(5) THE Government when it deals with the public, whether by way of giving jobs or entering into contracts or granting other forms of largess, (the Government) cannot act arbitrarily at its sweet will and like a private individual deals with it, but its action must be attuned to some standard or norm which is not arbitrary, irrational or irrelevant. The Government action must not be arbitrary or capricious, but must be based on some principles which meets the test of reason and relevance. The doctrine of equality enshrined in Art. 14 assures to every citizen, though the State is entitled to refuse to enter into relationship with any one, yet if it does so, the State cannot arbitrarily choose any person it likes for entering into a relationship and discriminate between persons similarly circumstanced. Privilege is a form of liberty as opposed to duty. The activities of the Government have a public element and therefore there should be fairness and equality. Articulation of equality clause even in contractual area ensures to every citizen not merely in participation to enter into favorable relation with the Government justice and fair treatment is accorded but also keeps a check on the Governmental agencies committing arbitrary, capricious or irrational acts or actions which have lasting stains of infamy and blemish on the fountains of rule of law. The rule of law for functional success must run close to the rule of life. Therefore, the action of the State must be in conformity with the Cherished principle of equity enshrined under Art. 14 of the Constitution. The question is whether this equity has been meted out to the petitioner. As stated earlier, the Government have been giving maintenance of the lifts on tender basis during the years 1983-84 and 1984-85 and the petitioner happened to be the lowest tendered and in those two years the fourth respondent offered higher rates and the higher rates were not accepted and the lowest rates of the petitioner were accepted and the petitioner was given contract. It is stated that the fourth respondent has assured the Chief Engineer, that he would offer better services, therefore, even though he offered 35$ higher rates than what the petitioner is doing on contract on nomination basis the contract was accorded to the fourth respondent on nomination basis. The question is whether this action of the third respondent is justified. In Rasbihari Panda v. State of Orissa, AIR 1969 SC 1081 Shah, J, (as he then was) speaking for the Constitution Bench in para 17 held that :"validity of the schemes adopted by the Government of Orissa for sale of Kendu leaves must be adjudged in the light of Art. 19 (1) (G) and Art. 14. Instead of inviting tenders the Government offered to certain old contractors the option to purchase kendu leaves for the year 1968 on terms mentioned therein. The reason suggested by the Government that these offers were made because the purchasers had carried out their obligations in the previous year to the satisfaction of the Government is not of any significance. xx xx xx xx xx xx xx xx xx xx The right to make offers being open to a limited class of persons it effectively shut out all other persons carrying on trade in kendu leaves and also new entrants into that business. It was ex facie discriminatory, and imposed unreasonable restrictions upon the right of persons other than existing contractors to carry on business. In our view, both the schemes evolved by the Government were violative of the fundamentals right of the petitioners under Art. 19 (1) (G) and Art. 14 because the schemes gave rise to a monopoly in the trade in kendu leaves to certain traders, and singled out other traders for discriminatory treatment. "in that case, the Government have selected a class of persons who performed satisfactorily on the previous years and that consideration was found foul in the grinding teeth under Art. 19 (1) (G) and under Art. 14 of the Constitution. In this case also the same principle applies. The Chief Engineer has chosen person of his liking on nomination basis. He can take into consideration the experience, specialised knowledge, service knowledge available from other quarters like the petitioner from competing with the 4th respondent by offering of the tenders to enter into contractual relations with the Government. As stated earlier, calling for tenders is one of the well accepted mode of distribution of the largess of the State by way of contract s as to secure the minimum expenditure to the State. It is stated in the reply-affidavit that spare-parts are available i the open market and it is also stated that except spare parts of the Crompton Company with regard to other companies all the parts are freel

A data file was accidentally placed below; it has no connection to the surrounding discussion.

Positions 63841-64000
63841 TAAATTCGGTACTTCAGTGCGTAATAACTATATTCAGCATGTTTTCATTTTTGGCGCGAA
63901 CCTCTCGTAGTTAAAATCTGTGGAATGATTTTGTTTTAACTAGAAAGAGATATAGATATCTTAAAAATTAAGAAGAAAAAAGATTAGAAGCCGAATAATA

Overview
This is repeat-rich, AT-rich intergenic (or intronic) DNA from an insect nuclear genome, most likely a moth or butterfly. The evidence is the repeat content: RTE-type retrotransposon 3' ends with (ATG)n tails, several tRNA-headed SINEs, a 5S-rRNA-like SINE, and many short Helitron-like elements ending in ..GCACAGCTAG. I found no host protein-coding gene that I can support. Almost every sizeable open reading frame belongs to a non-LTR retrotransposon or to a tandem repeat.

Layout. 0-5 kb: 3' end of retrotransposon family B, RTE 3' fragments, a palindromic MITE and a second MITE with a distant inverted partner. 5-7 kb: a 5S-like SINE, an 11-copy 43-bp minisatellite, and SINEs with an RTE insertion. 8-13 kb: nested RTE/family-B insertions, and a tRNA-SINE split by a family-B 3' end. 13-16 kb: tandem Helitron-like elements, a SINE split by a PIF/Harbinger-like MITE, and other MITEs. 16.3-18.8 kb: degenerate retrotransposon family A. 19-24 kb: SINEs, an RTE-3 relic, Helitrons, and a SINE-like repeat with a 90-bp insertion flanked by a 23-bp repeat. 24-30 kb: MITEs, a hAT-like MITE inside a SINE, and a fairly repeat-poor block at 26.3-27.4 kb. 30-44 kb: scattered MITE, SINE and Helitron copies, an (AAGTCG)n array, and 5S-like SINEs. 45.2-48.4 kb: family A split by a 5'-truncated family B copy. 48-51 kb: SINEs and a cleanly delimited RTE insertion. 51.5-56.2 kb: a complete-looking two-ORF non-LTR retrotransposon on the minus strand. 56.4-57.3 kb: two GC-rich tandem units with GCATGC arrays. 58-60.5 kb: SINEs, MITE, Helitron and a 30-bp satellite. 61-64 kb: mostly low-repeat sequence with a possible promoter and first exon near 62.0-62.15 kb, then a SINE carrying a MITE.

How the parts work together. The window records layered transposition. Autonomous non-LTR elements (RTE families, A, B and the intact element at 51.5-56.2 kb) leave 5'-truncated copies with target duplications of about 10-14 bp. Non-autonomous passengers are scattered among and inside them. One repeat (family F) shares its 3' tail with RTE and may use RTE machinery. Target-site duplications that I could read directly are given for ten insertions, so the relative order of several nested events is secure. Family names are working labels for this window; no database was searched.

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y available in the market. The rate quoted by the 4th respondent is admittedly 35% higher than what was quoted and being worked out by the petitioners. The exchequer is unduly burdened thereby. Mere assurance of better services by the 4th respondent is only a ruse to extend arbitrary favour to the 4th respondent. The discrimination is writ large. The action created monopoly in favour of the 4th respondent by the executive action without authority of law. It is an unreasonable restriction. The action is ultra vires of Arts. 19 (1) (G) and 14 of the Constitution. Under these circumstances, I find that there is justification in the complaint of the petitioner that he and similarly placed persons are singled out by the arbitrary and discriminatory action of the Chief Engineer-3rd respondent in choosing the 4th respondent on nomination basis. It is open to the Government or the third respondent-Chief Engineer to evaluate suitable scheme by calling for tenders and then accept the same according to rules. The writ petition is accordingly allowed with costs. Advocates fee Rs. 250. 00. (6) PETITION allowed.